Packaged Foods Harm Children’s Teeth A Lot

Dentistry for the Pregnant Patient

A recent study found that there are certain chemicals found in encapsulated foods or fungicides that may cause damage to children’s teeth that are beyond repair.

Where the researchers reported during the presentation of their study at the 2016 European Congress of Endocrinology that exposure to bisphenol A Vinclozolin may damage some hormones that enter and play an important role in the growth of the enamel layer.

These two substances can interfere with the work of the hormones responsible for the growth of the enamel layer in the human being, thus increasing the risk of reproductive problems, cancer, birth defects, in addition to other health problems.

Bisphenol A is used in the manufacture of some types of plastics and dyestuffs, which are used in the packaging of foods and beverages. As for vinclosolin, it is used in fungicides in order to protect vines, orchards and even golf courses.

The results of previous studies indicated that these chemicals are associated with a specific health condition called enamel deficiency, which affects approximately 18% of children aged 6-9 years.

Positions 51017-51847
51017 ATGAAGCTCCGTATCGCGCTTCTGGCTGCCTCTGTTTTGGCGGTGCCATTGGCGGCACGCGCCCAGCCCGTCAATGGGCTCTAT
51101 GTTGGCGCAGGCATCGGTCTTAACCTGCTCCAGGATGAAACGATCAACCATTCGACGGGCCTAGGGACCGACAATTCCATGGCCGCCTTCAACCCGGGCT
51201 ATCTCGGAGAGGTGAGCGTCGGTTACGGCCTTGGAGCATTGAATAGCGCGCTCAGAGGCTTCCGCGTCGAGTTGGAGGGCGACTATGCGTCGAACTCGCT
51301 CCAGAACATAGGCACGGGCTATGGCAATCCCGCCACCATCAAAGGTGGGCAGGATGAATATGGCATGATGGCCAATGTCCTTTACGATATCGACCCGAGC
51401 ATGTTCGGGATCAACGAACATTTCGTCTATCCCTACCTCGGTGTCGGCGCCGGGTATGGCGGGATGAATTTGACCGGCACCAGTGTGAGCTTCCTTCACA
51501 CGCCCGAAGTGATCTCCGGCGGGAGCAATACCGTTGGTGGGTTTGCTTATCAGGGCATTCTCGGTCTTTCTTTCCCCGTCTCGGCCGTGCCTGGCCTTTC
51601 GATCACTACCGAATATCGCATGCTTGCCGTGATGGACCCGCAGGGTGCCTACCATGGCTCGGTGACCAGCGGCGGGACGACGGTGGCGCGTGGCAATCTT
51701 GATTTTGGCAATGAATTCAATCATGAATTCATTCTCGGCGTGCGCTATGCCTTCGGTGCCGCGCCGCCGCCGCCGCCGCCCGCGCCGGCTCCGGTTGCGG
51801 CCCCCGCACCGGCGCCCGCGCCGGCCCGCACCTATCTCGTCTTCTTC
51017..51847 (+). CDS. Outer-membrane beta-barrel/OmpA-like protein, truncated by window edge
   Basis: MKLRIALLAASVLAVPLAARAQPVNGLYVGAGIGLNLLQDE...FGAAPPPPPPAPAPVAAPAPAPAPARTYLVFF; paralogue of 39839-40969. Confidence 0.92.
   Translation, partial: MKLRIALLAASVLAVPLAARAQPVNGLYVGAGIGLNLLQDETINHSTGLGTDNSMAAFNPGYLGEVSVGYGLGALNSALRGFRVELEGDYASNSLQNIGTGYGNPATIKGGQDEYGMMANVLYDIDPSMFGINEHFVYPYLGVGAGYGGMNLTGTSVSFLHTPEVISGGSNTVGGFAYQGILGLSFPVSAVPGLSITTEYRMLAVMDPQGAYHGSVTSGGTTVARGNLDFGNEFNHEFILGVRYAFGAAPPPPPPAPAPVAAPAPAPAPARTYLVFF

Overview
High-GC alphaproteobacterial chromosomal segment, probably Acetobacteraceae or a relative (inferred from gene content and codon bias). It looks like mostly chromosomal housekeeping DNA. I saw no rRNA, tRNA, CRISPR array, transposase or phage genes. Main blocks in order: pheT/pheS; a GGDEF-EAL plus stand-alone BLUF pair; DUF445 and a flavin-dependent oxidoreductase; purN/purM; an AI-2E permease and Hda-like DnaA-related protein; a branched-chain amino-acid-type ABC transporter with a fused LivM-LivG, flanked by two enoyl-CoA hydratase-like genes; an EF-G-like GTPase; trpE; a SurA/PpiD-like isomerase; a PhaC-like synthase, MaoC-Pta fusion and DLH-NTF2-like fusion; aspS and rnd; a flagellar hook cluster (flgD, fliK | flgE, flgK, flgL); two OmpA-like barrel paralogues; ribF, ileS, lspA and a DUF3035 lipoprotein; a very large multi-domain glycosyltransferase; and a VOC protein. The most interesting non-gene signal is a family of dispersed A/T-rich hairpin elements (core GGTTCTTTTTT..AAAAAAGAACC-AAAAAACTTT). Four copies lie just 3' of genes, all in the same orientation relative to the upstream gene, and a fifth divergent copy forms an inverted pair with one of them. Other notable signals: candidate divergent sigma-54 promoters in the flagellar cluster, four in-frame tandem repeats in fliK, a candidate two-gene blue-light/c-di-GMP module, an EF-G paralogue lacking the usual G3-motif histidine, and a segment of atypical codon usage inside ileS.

This health condition affects the first permanent teeth, especially the molars and incisors. Unfortunately, this condition cannot be repaired and treated. Children with it suffer from severe tooth sensitivity, especially to drinks and cold foods, and are more susceptible to tooth decay. The researchers noted that the color of the affected teeth usually tends to be yellow or brown and is very thin.

In order to understand the effect of these chemicals, the researchers conducted two experiments, as follows:

1- The first experiment: The researchers showed mice to daily doses of Bisphenol A or a combination of the two substances, from birth until the age of 30 days. Note that the doses were almost identical to those that a person may be exposed to on a daily basis.

The researchers took samples from the surface of mice’s teeth for examination, and found that these two substances stimulated the activity of two genes involved in regulating enamel mineralization in the teeth.

2- The second experiment: In this experiment, the researchers targeted cells that enter into the composition of enamel during the development of teeth, and found that these cells contain six different hormones that increase the work and stimulate the genes responsible for the production of tooth enamel.

Finally, the researchers concluded that these chemicals, which were studied, would damage tooth enamel by inhibiting the action of some hormones. In order to protect children’s teeth, exposure to these substances must be avoided during pregnancy and until the child’s age is approximately five years.